How to Reap the Benefits of Social Media

Social media and the Internet are recognised as the fastest growing forms of communication over the last decade and their growth shows no sign of slowing down. Despite this, many care providers fail to take full advantage of the wide-ranging benefits that social media can provide, often at minimal cost.

Household names such as Facebook and Twitter and the more business-orientated site LinkedIn, are often dismissed as being distractions from the core activities of running a care service by traditionally ‘hands on’ managers but used selectively, each of these sites can provide cost-effective and timely access to a wide range of useful information.

Read on to find out more about how to use social media to improve the performance of your service, increase awareness of the good work you do and save money at the same time.

How to Reap the Benefits of Social media

Deciding what you want to achieve through the use of social media is a useful starting point before signing up to any of the familiar platforms. Consider if you aim to use them as a tool to market your service, to communicate with relatives and family members or to keep up to date with news and events within social care. Take time to see how services similar to your own use social media and learn from what works well for them. There is no harm in ‘lurking’ for a while before you take the plunge!

5 Steps to Get the Most from Social Media

  1. Set up a Facebook page to publicise details of your news and activities including photographs (with consent of the people involved), showing successful social events and celebrations. Family members who can’t visit regularly love to see what’s happening between visits and potential residents will have the opportunity to get an up-to-date picture of current events within your service. A skilfully used Facebook page can provide a much more up-to-date and interesting snapshot of your service than a brochure or website which is static and rarely updated.
  2. Explore Twitter as a source of news, opinions and good practice. At first, Twitter can be confusing to new users but, with a little research, has even more uses than Facebook. A good starting point is to ‘follow’ key organisations and individuals working within social care who tweet regularly. These include the Care Quality Commission (@CareQualityComm), National Skills Academy (@NSASocialCare) and the Relatives and Residents Association (@relresuk), all of whom provide regular updates and announcements via Twitter often before they are published elsewhere. Twitter also provides the opportunity to follow key individuals, such as the CQC Chief Inspector of Social Care, Andrea Sutcliffe (@crouchendtiger7) who often tweets in an informal capacity and frequently responds to tweets from her followers.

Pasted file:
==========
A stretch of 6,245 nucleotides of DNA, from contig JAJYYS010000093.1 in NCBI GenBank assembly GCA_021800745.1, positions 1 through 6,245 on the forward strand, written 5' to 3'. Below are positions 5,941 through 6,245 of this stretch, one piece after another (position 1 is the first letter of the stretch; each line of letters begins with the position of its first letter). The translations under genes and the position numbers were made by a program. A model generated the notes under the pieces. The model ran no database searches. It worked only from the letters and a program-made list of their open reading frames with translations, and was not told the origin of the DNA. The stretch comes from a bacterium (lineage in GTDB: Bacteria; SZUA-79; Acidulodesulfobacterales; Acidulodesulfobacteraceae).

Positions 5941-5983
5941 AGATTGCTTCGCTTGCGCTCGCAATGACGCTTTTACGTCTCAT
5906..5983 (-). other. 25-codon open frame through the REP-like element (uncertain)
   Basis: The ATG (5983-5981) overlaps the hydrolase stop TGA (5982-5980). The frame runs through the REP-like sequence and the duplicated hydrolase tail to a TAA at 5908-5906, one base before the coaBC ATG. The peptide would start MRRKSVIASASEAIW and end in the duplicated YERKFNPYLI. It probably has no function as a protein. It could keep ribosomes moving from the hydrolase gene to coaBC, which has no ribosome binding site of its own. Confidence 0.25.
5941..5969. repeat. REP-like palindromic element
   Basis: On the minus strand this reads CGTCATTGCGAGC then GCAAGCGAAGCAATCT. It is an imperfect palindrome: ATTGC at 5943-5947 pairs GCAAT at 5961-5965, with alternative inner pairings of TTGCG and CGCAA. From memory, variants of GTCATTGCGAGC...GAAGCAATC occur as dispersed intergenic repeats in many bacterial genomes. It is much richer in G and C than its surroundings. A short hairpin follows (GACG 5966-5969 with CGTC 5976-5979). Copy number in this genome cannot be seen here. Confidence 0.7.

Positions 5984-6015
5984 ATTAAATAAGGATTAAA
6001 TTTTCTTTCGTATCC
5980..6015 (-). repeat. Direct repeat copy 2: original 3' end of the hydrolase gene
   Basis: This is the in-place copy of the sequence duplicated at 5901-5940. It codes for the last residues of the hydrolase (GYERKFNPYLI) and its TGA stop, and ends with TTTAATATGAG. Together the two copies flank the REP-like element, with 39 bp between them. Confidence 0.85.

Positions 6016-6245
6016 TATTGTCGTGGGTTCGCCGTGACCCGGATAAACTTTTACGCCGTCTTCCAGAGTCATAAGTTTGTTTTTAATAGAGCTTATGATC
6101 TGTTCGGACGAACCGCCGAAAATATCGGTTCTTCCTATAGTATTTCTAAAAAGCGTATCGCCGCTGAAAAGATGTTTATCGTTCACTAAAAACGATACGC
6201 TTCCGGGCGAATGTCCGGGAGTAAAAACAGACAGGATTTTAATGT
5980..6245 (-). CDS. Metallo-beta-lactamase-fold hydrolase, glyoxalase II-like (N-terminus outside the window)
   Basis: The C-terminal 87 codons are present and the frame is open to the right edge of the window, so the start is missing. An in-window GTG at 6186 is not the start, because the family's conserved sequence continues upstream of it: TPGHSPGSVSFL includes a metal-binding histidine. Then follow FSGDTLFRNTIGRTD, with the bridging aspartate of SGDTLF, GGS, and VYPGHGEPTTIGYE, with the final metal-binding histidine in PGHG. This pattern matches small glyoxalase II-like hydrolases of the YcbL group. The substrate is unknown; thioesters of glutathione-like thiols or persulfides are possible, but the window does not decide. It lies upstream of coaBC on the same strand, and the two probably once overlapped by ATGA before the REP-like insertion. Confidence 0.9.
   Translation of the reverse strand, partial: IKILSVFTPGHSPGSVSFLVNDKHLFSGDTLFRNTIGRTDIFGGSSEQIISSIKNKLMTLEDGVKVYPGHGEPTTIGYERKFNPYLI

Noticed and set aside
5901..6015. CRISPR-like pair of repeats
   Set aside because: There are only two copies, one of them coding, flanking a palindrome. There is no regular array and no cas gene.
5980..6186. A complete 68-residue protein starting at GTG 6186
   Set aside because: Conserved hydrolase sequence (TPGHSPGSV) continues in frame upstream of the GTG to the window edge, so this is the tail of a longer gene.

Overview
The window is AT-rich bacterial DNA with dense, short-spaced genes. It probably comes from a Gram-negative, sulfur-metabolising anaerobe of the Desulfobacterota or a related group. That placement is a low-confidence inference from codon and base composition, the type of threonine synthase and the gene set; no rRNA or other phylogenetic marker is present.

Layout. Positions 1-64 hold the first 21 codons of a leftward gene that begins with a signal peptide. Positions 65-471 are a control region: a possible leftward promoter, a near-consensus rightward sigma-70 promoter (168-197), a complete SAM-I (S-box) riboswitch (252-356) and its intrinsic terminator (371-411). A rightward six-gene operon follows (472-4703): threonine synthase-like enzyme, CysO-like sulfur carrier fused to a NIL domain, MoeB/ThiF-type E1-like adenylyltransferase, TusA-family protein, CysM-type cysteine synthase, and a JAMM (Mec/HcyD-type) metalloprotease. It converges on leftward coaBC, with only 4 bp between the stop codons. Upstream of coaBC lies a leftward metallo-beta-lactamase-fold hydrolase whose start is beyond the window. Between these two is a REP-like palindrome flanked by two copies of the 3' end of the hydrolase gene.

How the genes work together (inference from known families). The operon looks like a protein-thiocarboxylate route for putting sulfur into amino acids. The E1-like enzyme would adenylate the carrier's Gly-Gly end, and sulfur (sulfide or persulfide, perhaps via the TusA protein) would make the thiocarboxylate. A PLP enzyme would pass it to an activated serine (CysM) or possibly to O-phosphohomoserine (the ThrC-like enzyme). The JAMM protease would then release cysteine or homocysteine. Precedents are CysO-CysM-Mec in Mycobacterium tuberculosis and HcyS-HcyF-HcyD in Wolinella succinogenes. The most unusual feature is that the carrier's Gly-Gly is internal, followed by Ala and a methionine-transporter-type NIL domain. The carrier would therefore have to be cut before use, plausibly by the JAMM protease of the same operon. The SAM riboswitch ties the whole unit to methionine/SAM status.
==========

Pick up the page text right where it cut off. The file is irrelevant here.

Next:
3. Use your Facebook page as a medium to thank staff, highlight achievements and qualifications and to recognise outstanding performance. Posts on your Facebook page have the potential to reach a far larger audience than signs on your noticeboard or a mention in your newsletter.
  4. Register on LinkedIn to connect with your professional contacts and other businesses working within your field. LinkedIn is an excellent way of keeping in touch with people in your business network with whom you might otherwise only speak to occasionally. It’s also an excellent resource for developing relationships with the many recruitment agencies, using it in order to fill vacancies within your service.
  5. Consider posting details of any staff vacancies on your Facebook page and encourage your staff to ‘share’ these statuses. Carers know carers and nurses know nurses, which means that news of opportunities within your service will often spread rapidly (and for free!) via this route. Used well, Facebook offers the potential to reduce your recruitment costs through building word of mouth recommendations.

Keep up to date with all developments in the care sector, including recruitment and employee management: read Care Quality Matters – actionable advice and step-by-step guidance for Registered Managers in care.

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